After a difficult journey from Syria to Lebanon over rough, mountainous terrain, they found they still weren’t safe in Beirut. Abdulbaset Nasri says Hezbollah, the Shiite Islamist political party and militant group that controls large parts of South Beirut and Southern Lebanon, routinely followed and accosted him and made death threats against the family. His health was precarious after suffering food deprivation while in detention and sustaining nerve damage to his spine from severe beatings. He developed a heart condition requiring surgery.
Late into the night, the Gould students transcribed their interviews, meticulously prepared the family’s intake report and drafted their declarations. By the end of the trip, they had completed and filed the resettlement submission.
Months later, they recall, their initial petition was “deprioritized”— in effect, shelved — by UNHCR. But IRAP resubmitted the case to Humanitarian Corridors, an Italian humanitarian visa program. That second submission was approved in late 2019.
USC Gould students Ashley De Vance JD 2019 and Matt Saria JD 2019 handled another Syrian refugee family’s claim on the 2018 trip.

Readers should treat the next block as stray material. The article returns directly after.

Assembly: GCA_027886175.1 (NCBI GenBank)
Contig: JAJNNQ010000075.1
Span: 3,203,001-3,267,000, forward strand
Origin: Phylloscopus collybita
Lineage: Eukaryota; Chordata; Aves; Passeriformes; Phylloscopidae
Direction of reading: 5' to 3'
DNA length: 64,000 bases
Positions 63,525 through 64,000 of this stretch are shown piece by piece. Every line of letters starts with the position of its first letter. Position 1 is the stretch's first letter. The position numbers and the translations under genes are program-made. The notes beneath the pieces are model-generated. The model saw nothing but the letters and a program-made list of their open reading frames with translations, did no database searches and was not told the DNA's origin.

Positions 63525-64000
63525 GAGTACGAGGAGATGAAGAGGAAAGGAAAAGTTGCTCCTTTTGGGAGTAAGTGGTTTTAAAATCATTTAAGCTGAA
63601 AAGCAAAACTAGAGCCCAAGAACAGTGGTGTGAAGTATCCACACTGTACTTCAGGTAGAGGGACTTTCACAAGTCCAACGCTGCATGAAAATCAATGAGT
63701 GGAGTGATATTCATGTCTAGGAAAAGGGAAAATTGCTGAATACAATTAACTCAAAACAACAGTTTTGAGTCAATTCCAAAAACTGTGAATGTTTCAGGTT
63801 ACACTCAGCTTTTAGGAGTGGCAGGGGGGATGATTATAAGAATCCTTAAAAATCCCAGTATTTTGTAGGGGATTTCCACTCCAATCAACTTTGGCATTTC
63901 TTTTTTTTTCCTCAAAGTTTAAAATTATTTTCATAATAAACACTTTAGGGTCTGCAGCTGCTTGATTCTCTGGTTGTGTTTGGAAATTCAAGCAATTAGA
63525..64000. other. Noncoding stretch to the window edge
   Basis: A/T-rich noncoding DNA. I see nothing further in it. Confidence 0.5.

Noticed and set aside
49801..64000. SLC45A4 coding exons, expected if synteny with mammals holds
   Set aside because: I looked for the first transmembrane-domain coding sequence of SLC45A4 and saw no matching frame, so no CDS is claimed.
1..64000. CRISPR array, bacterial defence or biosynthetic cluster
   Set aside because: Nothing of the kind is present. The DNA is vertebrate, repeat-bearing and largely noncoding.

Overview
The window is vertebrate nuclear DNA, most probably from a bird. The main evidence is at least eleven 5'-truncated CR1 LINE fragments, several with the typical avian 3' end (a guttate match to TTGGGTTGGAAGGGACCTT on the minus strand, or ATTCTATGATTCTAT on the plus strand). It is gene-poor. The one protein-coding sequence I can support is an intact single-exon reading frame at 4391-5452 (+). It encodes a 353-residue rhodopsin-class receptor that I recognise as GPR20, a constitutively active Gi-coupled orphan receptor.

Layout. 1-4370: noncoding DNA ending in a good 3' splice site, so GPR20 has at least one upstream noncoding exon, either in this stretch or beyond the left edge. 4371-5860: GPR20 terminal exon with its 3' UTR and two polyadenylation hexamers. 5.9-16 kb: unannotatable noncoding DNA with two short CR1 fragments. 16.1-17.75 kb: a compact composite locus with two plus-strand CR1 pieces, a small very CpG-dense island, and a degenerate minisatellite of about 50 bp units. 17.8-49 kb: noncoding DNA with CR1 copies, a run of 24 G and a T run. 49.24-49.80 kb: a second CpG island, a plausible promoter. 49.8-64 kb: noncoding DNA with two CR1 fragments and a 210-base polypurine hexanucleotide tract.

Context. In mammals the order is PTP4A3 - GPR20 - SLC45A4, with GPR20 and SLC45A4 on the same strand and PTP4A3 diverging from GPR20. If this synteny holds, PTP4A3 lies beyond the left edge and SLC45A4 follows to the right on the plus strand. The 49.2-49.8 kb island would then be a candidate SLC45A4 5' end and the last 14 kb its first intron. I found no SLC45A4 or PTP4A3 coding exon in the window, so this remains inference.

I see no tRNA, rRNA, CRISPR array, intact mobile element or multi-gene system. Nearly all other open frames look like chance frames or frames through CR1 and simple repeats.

Fatima Yusif had fled Daraa, Syria, in 2015 with her three young children. Her husband, Salam, a hairdresser, had left two years earlier to avoid conscription in President Bashar al-Assad’s army. When the family reunited in Beirut, all three children were malnourished. One could hardly walk due to rickets; another was at risk of going blind, having undergone unsuccessful eye surgery in Syria.
Their story also has a happy ending. After receiving a low priority designation from the UNHCR, the Yusifs’ case, too, was resubmitted by IRAP and approved by Humanitarian Corridors. Last December, the family was relocated to Southern Italy, where the children are receiving the medical attention they need.
Setting the two wins in context, Garry notes that less than 1% of the world’s refugees are so lucky.
“Fewer and fewer countries are willing to resettle them, while the number of refugees is increasing exponentially,” she says. “It’s near[ing] 30 million worldwide at this point.”
IRAP Middle East Feld Director Kathleen Norland List calls the USC Gould student’ contributions “vital to the successful outcome in these cases.”
“Their work was remarkably thorough and of a high quality, not just in their final product but throughout the process,” she says.
Last spring, Garry returned to Beirut with all eight of the clinic’s 2018-19 cohort. By the time their IRAP-sponsored cases conclude, they too will likely have graduated.
When and if she hears good news, Garry will immediately share it.
“Being able to reach out to former students and let them know their hard work and zealous advocacy was successful — it’s a pure joy,” she says.
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Q&A with San Francisco Gould Alumni co-chairs Irene Jang, Ramon Ramirez